If you’ve got a tenant in rental arrears, you’re likely stressing about how it will affect your business in the coming weeks and months. How will you handle the late rent, and how fast do you need to act?
Rental arrears are not a good place for tenants to find themselves, but they sometimes don’t have any choice. Tenants don’t typically want to be late on rent. However, when they are, it’s up to you as the landlord to determine how to move forward. Will you allow them to pay late, make a partial payment or is it time to move to eviction?
As a business owner, you need to protect your investment. As a landlord, you want to treat your tenants with all the humanity with which you’d like to be treated. So how do you navigate this?
Today, let’s talk about rent arrearage, what rental arrears are, and how to handle late rent when your tenants just can’t catch up.
A Table Of Contents On Rental Arrears
Late rent is never pleasant to deal with, and many landlords have become familiar with its complications. Whether or not you understand why rent is late, you still need to know how to deal with it. Follow this table of contents to learn more:
- What Are Rental Arrears?
- Resolving Rent Arrearage: What’s Next?
- Preventing Future Rent Arrears
- FAQs: All About Rent Arrears
- Rental Arrears: How Late Rent Changes Your Business
Have you ever heard the term rental arrears?
If you’re a landlord in the United States, the chances are goid that this legal terminology isn’t something you’ve encountered. Rental arrears is not commonly used in American English, but this phrase does have meaning for landlords.
To be in rental arrears simply means a tenant is late on rent. Arrears refers to the amount of debt owed. The amount starts accumulating when the payment is due.
Most landlords just call this what it is: late rent. When rent isn’t paid on time, it is considered late, and the tenant is now in rental arrears.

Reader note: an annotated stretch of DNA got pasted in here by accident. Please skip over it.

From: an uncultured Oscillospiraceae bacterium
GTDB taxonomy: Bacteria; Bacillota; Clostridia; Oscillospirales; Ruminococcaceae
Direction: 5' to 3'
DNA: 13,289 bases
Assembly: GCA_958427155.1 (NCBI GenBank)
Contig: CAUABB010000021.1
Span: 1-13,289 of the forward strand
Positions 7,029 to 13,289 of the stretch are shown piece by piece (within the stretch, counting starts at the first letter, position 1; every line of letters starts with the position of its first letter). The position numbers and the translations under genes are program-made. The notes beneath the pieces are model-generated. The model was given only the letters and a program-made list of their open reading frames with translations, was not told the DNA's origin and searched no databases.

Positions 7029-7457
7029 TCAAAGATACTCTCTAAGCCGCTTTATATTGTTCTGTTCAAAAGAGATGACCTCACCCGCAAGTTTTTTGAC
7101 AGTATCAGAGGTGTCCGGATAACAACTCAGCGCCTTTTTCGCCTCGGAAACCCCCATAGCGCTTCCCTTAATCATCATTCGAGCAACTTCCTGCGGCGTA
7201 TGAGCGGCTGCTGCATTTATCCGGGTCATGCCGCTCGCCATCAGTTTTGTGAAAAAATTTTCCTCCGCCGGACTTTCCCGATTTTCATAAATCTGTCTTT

Once a tenant is late on their rent, what happens next? Landlords often fear they will have to jump straight to eviction, but that’s often not the case. You may be able to find a better resolution by considering other options.
The first thing to do is call the tenant. Ask them if they realize they are late on rent, and ask them if they have plans to pay. There’s a chance that they have simply forgotten or mixed up the days of the week.
Alternatively, you might find out that the tenant has had something occur that makes it impossible for them to pay rent. No landlord likes to hear that news, but it’s good to be on the same page with your tenant. You’ll want to start considering what to do next.
Most of the time, landlords do not want to accept partial payments from tenants who are late on rent. Accepting partial payment can delay eviction proceedings and make it even harder to get paid in full.
However, there are some ways to circumvent this risk. If your tenant is sure they can pay next month but needs some time to catch up on payments, you may want to set up a deferred payment plan.
The language in this type of plan needs to be very specific. Outline how much money will be paid and at what time. Ensure the agreement stipulates that all future rent must be paid on time or the agreement will be void. Clarify what will happen to the rent money and how this affects potential eviction.
Setting up a repayment plan can be a reliable way to keep good tenants who are simply down on their luck. Many landlords have found success with this plan during COVID-19 lockdowns and job loss issues. Consider if this option can be an excellent way to balance your business with your tenant’s struggles.
Keep a list of local renter assistance programs that might be able to help your tenants. If a tenant ever falls on hard times, you can direct them to these organizations and help them set up an assistance package to make ends meet until things normalize. This will help both you and your tenant move forward with stability.